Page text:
Two plainclothes Philadelphia police officers who shot a food delivery man in 2014, resulting in a record $4.4 million city settlement, were each suspended without pay for 25 days as punishment for their actions.

The information came as the Police Department on Friday announced that it had scrapped a policy that barred officials from disclosing the lengths of the suspensions  given Officers Mitchell Farrell and Kevin Hanvey.

The change is due in part to an article in the Inquirer and Daily News on Monday examining the 2014 shooting of Philippe Holland, department spokesman Sekou Kinebrew said Friday.

Going forward, punishments that result from internal investigations and that involve a citizen who has been affected by an officer's actions will be made public, he said. Punishments as a result of external complaints, such as a citizen's complaint against an officer,  are already made public.

"It came down to retaining a policy vs. transparency," Kinebrew said.

Farrell and Hanvey, who no longer work plainclothes details, each began serving the suspension in March and completed it this month, he said.

The 25-day suspensions, Kinebrew said, are longer than what the department calls a 30-day suspension because the last includes the two days each week that an officer would normally be scheduled off.

"These are real suspensions, five weeks without pay," Kinebrew said.

John McNesby, president of the Fraternal Order of Police Lodge No. 5, said he took little issue with the policy change but would fight the punishments handed to Farrell, 30, and Hanvey, 28.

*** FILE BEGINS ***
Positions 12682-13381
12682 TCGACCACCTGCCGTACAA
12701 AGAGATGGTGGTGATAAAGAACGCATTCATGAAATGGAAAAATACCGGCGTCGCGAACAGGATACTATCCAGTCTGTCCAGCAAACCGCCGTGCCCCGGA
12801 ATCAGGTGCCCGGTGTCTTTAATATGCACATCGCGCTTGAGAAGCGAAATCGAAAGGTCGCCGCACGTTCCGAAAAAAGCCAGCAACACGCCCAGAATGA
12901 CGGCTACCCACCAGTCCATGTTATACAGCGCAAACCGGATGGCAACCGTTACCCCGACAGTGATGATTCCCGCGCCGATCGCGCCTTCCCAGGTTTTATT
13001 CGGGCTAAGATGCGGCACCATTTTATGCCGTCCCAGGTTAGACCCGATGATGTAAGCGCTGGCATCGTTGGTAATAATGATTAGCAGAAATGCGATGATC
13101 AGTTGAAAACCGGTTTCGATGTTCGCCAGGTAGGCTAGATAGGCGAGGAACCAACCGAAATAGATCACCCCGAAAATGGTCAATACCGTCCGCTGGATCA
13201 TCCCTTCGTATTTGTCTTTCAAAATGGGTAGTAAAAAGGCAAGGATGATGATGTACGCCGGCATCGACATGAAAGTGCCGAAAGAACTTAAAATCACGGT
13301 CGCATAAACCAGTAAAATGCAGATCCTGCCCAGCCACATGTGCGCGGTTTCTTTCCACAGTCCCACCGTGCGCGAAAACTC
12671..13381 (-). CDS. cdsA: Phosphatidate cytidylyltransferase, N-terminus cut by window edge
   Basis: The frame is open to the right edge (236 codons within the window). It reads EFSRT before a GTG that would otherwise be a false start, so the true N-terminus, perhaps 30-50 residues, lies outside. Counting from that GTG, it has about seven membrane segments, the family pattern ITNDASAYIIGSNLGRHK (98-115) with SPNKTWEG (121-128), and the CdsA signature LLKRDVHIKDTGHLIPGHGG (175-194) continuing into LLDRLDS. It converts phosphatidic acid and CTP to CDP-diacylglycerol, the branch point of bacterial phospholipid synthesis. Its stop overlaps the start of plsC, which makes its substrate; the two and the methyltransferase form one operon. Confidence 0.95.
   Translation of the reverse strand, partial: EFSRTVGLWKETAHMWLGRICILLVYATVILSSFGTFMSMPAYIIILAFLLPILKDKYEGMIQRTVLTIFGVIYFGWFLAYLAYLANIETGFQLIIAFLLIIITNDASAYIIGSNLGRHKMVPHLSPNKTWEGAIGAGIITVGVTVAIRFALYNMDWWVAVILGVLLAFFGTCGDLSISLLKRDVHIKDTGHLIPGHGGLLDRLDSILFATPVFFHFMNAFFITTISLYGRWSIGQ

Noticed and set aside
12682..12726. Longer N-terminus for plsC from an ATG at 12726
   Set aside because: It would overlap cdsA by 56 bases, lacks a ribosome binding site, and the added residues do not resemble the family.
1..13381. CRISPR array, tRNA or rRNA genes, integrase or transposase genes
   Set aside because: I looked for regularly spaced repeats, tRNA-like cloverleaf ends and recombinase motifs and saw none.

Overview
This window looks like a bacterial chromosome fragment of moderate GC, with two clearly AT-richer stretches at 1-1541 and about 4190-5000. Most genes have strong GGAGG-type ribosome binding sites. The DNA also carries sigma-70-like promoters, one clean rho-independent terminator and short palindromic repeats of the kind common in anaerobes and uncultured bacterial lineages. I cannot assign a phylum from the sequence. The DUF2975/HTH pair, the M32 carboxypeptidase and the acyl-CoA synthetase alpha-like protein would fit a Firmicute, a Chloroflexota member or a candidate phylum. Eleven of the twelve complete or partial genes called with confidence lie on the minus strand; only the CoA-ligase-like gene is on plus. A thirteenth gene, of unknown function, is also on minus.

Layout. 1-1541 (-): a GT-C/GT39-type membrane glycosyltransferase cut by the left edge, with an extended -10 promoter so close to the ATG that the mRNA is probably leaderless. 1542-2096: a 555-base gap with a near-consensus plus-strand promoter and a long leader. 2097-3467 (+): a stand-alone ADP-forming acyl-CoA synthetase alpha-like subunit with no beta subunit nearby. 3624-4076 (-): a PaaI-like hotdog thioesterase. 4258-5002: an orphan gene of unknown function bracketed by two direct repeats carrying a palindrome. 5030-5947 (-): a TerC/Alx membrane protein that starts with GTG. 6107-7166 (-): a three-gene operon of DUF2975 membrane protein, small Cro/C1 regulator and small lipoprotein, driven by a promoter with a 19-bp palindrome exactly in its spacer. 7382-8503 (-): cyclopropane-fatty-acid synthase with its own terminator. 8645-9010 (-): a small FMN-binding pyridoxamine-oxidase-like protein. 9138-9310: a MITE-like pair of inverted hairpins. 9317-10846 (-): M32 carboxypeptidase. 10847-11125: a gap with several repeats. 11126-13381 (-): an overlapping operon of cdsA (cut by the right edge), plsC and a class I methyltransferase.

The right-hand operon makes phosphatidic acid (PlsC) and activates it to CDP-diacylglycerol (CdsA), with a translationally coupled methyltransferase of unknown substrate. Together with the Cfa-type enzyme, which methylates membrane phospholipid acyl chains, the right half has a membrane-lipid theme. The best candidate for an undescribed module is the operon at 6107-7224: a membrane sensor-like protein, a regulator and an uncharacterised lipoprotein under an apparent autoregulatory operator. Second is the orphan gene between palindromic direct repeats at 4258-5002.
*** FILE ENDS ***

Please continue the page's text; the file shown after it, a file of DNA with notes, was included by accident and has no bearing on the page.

"We're going to grieve that and go to a hearing, and we expect to recover every bit of that 25 days," said McNesby, who called the shooting of Holland "an unfortunate ordeal."

Just before 10 p.m. on April 22, 2014, Holland delivered a food order to a customer on Willows Avenue near 51st Street in West Philadelphia when he spotted the two plainclothes officers emerging from their unmarked car, parked in the intersection.

Fearing they were robbers, Holland, then 20, hurried to his car and attempted to drive away. The officers opened fire, hitting the car with 14 bullets, three of which struck Holland in the face and a leg. The officers told investigators they believed Holland was trying to run them over as they attempted to question him about gunshots heard in the area, which they were investigating.

The department's Police Board of Inquiry in January found the officers not guilty of violating the policy prohibiting officers from shooting at moving  vehicles. That finding was overruled by Ross.

McNesby said the officers have been wronged by Ross' decision. "When they overrule things, unfortunately, you have to arbitrate that. He  doesn't have the final say."

Added McNesby: "I'm going to stand by the officers 100 percent. Could things have been done differently? I wasn't there. But I stand by the officers."